1998: Doing Harm: Research on the Mentally Ill, a prize winning research expose by The Boston Globe In November, 1998, the first of a four-part series by Robert Whitaker and Dolores Kong shed light on the abusive research parameters of non-therapeutic experiments conducted . . . Continue reading →

Immunocompromised children: what are their infectious risks from the unvaccinated?

Posted by Meryl Nass, MD In the last few days there have been multiple news articles and testimonies in the Maine and Vermont legislatures about the need to impose vaccine mandates to protect immunocompromised children.[1] [2] I attended the vaccine bills’ hearing . . . Continue reading →

5th Century B.C: Hippocratic Oath

The Hippocratic medical ethics oath is attributed to Hippocrates, and was adopted as a guide to the  medical profession conduct throughout the ages and still used in the graduation ceremonies of many medical schools. In essence, the Hippocratic Oath: “Primum non nocere” . . . Continue reading →

1714: Charles Maitland, Smallpox

Dr. Maitland inoculated six prisoners with smallpox, promising them release from prison. (Read D. Wooton, Bad Medicine: Doctors Doing Harm Since Hippocrates, 2006.)

1796: Edward Jenner, smallpox

Jenner used children to test a theory — based on folklore, not scientific evidence — that cowpox, a disease common in the rural parts of western England in the late eighteenth century, conferred immunity against subsequent exposure to smallpox. He tested his . . . Continue reading →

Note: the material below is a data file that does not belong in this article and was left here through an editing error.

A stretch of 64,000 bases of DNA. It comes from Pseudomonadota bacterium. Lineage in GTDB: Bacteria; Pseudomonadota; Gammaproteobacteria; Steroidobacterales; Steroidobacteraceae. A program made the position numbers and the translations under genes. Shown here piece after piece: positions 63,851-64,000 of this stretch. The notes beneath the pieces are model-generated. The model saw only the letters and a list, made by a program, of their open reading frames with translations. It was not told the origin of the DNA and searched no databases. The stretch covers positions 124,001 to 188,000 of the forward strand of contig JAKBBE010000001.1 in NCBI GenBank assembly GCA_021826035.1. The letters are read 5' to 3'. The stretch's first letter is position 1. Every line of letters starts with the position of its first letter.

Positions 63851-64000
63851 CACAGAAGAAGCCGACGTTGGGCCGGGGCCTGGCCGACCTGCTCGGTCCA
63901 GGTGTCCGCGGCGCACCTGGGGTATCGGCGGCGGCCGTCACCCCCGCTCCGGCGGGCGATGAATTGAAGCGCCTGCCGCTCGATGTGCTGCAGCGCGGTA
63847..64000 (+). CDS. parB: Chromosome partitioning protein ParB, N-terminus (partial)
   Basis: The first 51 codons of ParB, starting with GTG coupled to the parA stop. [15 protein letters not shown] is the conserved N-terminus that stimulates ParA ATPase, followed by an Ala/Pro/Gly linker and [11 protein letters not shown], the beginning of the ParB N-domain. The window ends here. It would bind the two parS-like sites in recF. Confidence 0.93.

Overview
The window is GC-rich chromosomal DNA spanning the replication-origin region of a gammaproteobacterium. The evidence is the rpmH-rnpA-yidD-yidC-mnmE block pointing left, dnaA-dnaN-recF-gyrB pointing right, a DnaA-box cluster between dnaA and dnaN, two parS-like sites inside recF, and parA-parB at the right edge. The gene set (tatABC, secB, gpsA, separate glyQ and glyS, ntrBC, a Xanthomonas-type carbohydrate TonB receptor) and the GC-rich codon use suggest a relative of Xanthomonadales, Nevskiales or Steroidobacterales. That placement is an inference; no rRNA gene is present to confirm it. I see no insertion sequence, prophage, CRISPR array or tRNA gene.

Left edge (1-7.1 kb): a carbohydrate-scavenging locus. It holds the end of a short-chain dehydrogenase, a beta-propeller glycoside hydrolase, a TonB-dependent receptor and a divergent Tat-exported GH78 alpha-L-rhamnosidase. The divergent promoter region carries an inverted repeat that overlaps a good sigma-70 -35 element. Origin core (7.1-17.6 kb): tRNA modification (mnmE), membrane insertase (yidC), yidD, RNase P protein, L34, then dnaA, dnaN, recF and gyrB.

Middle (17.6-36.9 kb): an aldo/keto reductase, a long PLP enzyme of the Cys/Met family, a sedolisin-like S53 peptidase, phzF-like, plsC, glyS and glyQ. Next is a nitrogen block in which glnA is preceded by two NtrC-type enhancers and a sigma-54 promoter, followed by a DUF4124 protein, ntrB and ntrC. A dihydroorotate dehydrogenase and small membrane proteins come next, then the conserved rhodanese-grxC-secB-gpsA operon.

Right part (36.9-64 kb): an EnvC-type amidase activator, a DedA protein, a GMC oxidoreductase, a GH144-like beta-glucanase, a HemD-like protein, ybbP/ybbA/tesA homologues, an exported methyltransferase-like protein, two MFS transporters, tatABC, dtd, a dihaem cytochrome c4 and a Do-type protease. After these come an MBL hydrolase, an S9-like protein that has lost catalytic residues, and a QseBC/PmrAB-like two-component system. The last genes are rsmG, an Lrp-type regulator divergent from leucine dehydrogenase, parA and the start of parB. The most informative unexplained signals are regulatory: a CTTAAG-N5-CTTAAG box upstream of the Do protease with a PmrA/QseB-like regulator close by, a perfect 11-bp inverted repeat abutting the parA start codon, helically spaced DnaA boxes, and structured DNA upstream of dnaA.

1845–1849: J. Marion Sims, “the father of gynegology”

J. Marion Sims performed multiple experimental surgeries on enslaved African women without the benefit of anesthesia. After suffering unimaginable pain, many lost their lives to infection. One woman was made to endure 34 experimental operations for a prolapsed uterus. Read: Wendy Brinker, 2002.

1880: Dr. Arnauer Hensen

Dr. Armauer Hensen, a Norweigian microbiologist who discovered the bacterium that causes leprosy, having failed to grow the bacterium in a petri dish or any experimental animal, he tried to inoculate leprosy into the eye of a woman without her consent or . . . Continue reading →

1885: Louis Pasteur

Louis Pasteur, a French chemist, microbiologist who laid the foundation for vaccines. After testing the rabies vaccine in 50 dogs, he tested the vaccine on 9-year-old Joseph Meister who was bitten by a rabid dog with a physician in attendance. The experiment . . . Continue reading →